It is the Disaster of London, as to the Beauty of its Figure, that it is thus stretched out in Buildings, just at the Pleasure of every Builder, or Undertaker of Buildings, and as the Convenience of the People directs, whether for Trade or otherwise; and this has spread the Face of it in a most straggling, confused Manner, out of all Shape, uncompact, and unequal. (2:95)
In response, Defoe circumscribes this vital London by drawing a ‘A LINE of Measurement’ (2:98), effectively creating a static model of London – a simulation, if you like – in order for it to be properly analysed.
There is a neat parallel between Defoe’s and Kat Potente’s – and Google’s – attempts to model the complex ecology of cities. Both of these scenarios speak to the desire to be, in the words of Michel de Certeau, ‘the solar eye’, the voyeur elevated above a city laid before them. Such a perspective ‘makes the complexity of the city readable, and immobilizes its opaque mobility in a transparent text’ and creates, he argues, a ‘panorama-city … a “theoretical” (that is, visual) simulacrum.’ It is a desire to overwrite the messy real city with a fictive version of the city.
Yet complicating such a desire, Defoe and (with the caveat of irony) Neel Shah are both also fascinated by what de Certeau calls the forces of ‘human agglomeration and accumulation.’ Partly out of frustration, but partly out of admiration, Defoe asks ‘Whither will this monstrous City then extend? and where must a Circumvallation or Communication Line of it be placed?’ (2:97). When Kat mentions Google’s ‘The Big Box’ (a fictitious project of huge interlocking modular servers, and a dig at Google’s search box), Neel responds, “It’s not big enough. This box” – Neel stretches out his hands, encompasses the sidewalk, the park, the streets beyond – “is bigger.” (128). For Neel and Defoe, the city is always poised to burst beyond the confines of book or search box.
 Robin Sloan, Mr. Penumbra’s 24-Hour Bookstore (London: Atlantic, 2013), pp. 127-28.
 Daniel Defoe, A Tour thro’ the Whole Island of Great Britain, 3 vols (London, [1724-25]), 2:94. Further references in brackets after quotations.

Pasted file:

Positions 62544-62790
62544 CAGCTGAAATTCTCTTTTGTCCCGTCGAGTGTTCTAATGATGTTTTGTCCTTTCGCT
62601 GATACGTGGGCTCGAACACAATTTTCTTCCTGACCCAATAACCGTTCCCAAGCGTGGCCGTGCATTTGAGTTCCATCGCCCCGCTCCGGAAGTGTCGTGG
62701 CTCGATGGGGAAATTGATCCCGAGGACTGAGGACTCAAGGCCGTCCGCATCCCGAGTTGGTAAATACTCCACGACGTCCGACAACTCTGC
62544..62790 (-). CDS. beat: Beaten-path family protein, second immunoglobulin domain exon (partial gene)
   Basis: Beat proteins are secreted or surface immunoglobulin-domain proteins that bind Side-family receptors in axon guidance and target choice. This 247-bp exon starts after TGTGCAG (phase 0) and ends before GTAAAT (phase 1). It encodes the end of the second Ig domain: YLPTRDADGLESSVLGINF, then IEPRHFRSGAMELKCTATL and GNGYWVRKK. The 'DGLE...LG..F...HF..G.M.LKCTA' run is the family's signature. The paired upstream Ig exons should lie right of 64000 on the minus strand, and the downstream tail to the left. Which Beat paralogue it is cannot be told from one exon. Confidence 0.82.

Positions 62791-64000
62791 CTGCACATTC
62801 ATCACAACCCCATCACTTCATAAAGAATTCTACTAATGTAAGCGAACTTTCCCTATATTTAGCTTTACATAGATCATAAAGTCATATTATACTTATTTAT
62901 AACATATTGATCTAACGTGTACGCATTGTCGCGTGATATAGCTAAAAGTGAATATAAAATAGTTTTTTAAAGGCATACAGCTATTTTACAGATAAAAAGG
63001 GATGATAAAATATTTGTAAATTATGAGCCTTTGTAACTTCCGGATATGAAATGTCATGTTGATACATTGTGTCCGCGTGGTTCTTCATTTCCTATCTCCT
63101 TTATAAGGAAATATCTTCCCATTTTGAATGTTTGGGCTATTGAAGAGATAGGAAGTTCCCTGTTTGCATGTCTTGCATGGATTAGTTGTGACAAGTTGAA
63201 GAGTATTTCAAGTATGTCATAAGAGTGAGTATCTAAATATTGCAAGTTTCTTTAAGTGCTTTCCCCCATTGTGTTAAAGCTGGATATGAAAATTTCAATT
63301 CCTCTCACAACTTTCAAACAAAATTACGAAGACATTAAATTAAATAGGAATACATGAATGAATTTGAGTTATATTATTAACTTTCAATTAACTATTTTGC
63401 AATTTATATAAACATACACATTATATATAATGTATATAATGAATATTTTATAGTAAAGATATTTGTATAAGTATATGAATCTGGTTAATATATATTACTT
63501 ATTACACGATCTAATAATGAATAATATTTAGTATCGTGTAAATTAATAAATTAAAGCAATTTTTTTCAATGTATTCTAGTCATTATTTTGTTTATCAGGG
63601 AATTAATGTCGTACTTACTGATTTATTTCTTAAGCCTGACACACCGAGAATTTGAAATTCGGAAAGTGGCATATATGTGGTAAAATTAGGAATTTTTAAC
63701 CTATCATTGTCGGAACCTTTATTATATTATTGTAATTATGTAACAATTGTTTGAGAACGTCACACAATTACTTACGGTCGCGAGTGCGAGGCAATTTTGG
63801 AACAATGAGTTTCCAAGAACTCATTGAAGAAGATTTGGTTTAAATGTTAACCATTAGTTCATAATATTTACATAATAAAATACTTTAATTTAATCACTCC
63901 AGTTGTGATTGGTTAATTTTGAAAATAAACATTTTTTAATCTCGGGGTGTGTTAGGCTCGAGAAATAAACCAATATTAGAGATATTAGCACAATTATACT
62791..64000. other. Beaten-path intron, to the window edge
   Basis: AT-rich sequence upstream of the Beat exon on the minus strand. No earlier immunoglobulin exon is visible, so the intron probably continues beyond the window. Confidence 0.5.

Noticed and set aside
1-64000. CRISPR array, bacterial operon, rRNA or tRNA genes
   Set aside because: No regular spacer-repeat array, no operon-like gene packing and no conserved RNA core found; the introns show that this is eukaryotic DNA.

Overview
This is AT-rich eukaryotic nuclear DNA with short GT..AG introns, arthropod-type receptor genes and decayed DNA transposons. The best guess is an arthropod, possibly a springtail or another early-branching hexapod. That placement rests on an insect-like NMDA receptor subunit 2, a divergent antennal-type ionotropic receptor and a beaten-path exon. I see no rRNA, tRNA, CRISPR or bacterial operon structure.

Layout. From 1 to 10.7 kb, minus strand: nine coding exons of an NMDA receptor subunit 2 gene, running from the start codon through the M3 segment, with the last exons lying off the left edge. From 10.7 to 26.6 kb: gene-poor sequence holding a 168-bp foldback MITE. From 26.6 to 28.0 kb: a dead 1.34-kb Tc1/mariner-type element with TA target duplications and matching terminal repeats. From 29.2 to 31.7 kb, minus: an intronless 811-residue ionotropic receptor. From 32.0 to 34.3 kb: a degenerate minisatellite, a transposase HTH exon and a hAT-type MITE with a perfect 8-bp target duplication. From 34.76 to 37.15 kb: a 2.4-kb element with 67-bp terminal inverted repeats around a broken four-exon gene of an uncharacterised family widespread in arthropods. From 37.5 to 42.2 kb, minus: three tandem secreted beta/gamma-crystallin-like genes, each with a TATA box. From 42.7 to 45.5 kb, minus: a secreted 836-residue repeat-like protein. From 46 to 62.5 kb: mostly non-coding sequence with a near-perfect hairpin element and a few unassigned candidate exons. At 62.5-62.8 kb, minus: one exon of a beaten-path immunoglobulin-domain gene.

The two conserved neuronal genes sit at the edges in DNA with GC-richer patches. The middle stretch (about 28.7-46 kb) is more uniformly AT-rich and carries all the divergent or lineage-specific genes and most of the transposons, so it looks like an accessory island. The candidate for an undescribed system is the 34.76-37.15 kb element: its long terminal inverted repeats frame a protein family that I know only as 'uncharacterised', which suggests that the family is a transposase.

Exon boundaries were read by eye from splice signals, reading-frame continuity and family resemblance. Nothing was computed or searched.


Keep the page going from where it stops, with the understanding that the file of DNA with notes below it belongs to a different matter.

Michel de Certeau, The Practice of Everyday Life, trans. Steven Rendall (Berkeley: University of California Press, 1984), pp. 92-93.
 Google increased the size of its search box in 2009.
Bath Spa University will be holding a postgraduate open day on Friday November 29th at Corsham Court from 2-4 pm. Grab the chance to meet some of the tutors and students on our fantastic MA in Literature, Landscape and Environment. Listen to us talk about our MA programme and take the opportunity to ask us questions. You’ll also get an opportunity to take a tour round our beautiful Corsham Court Campus.
Sign up for a place here.
For other future events see the BSU postgraduate events page.
I’m just leading our students through some fascinating texts that debate the human relationship with animals, so Steve Rose’s recent article in the Guardian, ‘Are animals in Hollywood films too human?’, is timely reminder of the complexities of that relationship. The article is an interesting critique of attempts by film-makers to reconcile the demands of narrative coherence and audience engagement with some modicum, at least, of fidelity to real animal behaviour. But the problem of anthropomorphism is by no means restricted to animals, and sometimes looking at other situations in which it arises can help us understand why it’s a challenge when it comes to films about chimps and grizzlies.
Perhaps most obviously, we anthropomorphise our deities. They are often represented as having a particular physical form – a long white beard, maybe, or flashing eyes like Athena – as well as all-too-human emotions such as jealousy, rage, love and mercy. The first philosophical critiques of anthropomorphism actually targeted our misrepresentation of the Christian God, not animals. But if it seems obviously a trivialisation of divine power to paint the creator of the universe with a beard, it’s less clear which emotions he might legitimately retain. Can God be spiteful? And, if not, why should we imagine he loves us? On the other hand, if God has no feelings at all, what kind of personal relationship can we have with him? Benedict Spinoza memorably attacked the ‘blind cupidity and insatiable avarice’ that leads us to imagine precisely the kind of god that will love us the most.
The same problem afflicts our thinking about animals. Anthropomorphism can certainly be a mistake: I might think a dolphin seems friendly because it appears to be smiling when in fact that’s the unalterable shape of its mouth. The cowering dog that the owner assumes looks ‘guilty’ about the empty dustbin is much more likely to be scared. But if we try to strip away every anthropomorphic accretion we end up with nothing at all we can say about animals, except merely to describe their actions. In any case, we can’t help it: we anthropomorphise cars and computers, accusing them of perversity and spite, much as we can’t help seeing faces in clouds and on Citroen 2CVs as well as on human heads. Our need to identify and interpret human agency is so great we tend to find it even in extremely implausible places.